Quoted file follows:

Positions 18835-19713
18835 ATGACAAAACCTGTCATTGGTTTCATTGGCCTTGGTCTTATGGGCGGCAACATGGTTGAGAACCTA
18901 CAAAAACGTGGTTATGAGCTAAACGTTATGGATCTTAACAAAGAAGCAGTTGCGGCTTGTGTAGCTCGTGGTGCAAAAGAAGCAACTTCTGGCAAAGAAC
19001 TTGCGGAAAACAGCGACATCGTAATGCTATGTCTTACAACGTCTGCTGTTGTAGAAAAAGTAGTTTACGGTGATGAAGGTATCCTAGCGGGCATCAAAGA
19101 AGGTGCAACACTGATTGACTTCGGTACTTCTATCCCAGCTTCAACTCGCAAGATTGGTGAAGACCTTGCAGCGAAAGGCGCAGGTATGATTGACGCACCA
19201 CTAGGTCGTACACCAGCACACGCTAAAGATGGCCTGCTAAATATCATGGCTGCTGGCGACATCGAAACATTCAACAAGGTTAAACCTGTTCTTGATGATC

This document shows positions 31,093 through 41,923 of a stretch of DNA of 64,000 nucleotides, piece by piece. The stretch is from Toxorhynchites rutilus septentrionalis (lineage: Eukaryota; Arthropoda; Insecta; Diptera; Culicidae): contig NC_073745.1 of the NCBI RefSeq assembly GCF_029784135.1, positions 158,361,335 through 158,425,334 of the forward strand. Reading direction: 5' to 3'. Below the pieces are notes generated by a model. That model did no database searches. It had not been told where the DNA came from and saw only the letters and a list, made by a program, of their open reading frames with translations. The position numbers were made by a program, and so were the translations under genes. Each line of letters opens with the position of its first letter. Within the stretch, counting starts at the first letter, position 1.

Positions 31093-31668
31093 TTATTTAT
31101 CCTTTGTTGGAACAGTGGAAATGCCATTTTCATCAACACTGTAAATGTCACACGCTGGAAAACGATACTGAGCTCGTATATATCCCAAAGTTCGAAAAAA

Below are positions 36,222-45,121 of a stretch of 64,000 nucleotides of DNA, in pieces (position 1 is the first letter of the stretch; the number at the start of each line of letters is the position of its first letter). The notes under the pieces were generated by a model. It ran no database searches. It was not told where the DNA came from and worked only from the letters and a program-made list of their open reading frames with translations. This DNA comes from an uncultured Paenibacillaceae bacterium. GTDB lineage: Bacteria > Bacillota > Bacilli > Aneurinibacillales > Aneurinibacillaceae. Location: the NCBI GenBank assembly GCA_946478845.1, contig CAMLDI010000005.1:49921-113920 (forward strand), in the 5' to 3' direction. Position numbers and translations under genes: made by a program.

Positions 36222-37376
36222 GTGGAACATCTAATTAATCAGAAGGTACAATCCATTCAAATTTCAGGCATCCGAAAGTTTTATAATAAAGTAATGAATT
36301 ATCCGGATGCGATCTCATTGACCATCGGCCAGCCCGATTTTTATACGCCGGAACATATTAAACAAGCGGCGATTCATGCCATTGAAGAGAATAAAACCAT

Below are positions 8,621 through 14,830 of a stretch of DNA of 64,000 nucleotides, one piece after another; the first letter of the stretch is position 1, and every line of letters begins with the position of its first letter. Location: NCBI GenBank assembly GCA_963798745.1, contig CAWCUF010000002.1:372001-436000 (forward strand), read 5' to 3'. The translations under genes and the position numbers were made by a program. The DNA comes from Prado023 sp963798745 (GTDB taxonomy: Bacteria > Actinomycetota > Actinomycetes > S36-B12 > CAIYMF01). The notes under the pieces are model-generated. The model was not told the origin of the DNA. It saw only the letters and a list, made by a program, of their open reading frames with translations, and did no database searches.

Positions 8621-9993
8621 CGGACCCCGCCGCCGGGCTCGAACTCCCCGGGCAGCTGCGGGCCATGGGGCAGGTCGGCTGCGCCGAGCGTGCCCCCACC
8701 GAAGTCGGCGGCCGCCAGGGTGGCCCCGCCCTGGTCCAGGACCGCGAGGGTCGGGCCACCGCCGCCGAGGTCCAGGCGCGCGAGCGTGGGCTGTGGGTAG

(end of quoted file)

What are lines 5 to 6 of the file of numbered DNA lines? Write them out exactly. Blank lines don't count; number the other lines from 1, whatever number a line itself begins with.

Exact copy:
19101 AGGTGCAACACTGATTGACTTCGGTACTTCTATCCCAGCTTCAACTCGCAAGATTGGTGAAGACCTTGCAGCGAAAGGCGCAGGTATGATTGACGCACCA
19201 CTAGGTCGTACACCAGCACACGCTAAAGATGGCCTGCTAAATATCATGGCTGCTGGCGACATCGAAACATTCAACAAGGTTAAACCTGTTCTTGATGATC